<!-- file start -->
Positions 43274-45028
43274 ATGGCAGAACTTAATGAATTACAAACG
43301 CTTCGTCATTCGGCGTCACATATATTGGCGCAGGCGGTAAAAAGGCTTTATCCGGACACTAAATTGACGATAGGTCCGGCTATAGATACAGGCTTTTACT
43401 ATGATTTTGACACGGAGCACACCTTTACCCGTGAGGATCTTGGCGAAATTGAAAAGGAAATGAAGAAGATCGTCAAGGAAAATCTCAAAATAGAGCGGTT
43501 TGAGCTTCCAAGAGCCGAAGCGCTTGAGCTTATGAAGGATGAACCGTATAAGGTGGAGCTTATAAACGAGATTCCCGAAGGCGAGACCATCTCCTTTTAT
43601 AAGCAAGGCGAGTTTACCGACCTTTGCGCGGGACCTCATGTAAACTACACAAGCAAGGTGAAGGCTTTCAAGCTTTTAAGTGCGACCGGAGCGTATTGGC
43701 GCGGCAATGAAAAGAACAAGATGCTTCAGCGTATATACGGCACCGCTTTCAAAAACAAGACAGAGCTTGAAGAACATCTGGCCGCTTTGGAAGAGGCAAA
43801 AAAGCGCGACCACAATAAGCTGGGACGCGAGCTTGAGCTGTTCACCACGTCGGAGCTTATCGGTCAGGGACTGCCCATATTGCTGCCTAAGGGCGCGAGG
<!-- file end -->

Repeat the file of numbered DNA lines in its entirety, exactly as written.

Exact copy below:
Positions 43274-45028
43274 ATGGCAGAACTTAATGAATTACAAACG
43301 CTTCGTCATTCGGCGTCACATATATTGGCGCAGGCGGTAAAAAGGCTTTATCCGGACACTAAATTGACGATAGGTCCGGCTATAGATACAGGCTTTTACT
43401 ATGATTTTGACACGGAGCACACCTTTACCCGTGAGGATCTTGGCGAAATTGAAAAGGAAATGAAGAAGATCGTCAAGGAAAATCTCAAAATAGAGCGGTT
43501 TGAGCTTCCAAGAGCCGAAGCGCTTGAGCTTATGAAGGATGAACCGTATAAGGTGGAGCTTATAAACGAGATTCCCGAAGGCGAGACCATCTCCTTTTAT
43601 AAGCAAGGCGAGTTTACCGACCTTTGCGCGGGACCTCATGTAAACTACACAAGCAAGGTGAAGGCTTTCAAGCTTTTAAGTGCGACCGGAGCGTATTGGC
43701 GCGGCAATGAAAAGAACAAGATGCTTCAGCGTATATACGGCACCGCTTTCAAAAACAAGACAGAGCTTGAAGAACATCTGGCCGCTTTGGAAGAGGCAAA
43801 AAAGCGCGACCACAATAAGCTGGGACGCGAGCTTGAGCTGTTCACCACGTCGGAGCTTATCGGTCAGGGACTGCCCATATTGCTGCCTAAGGGCGCGAGG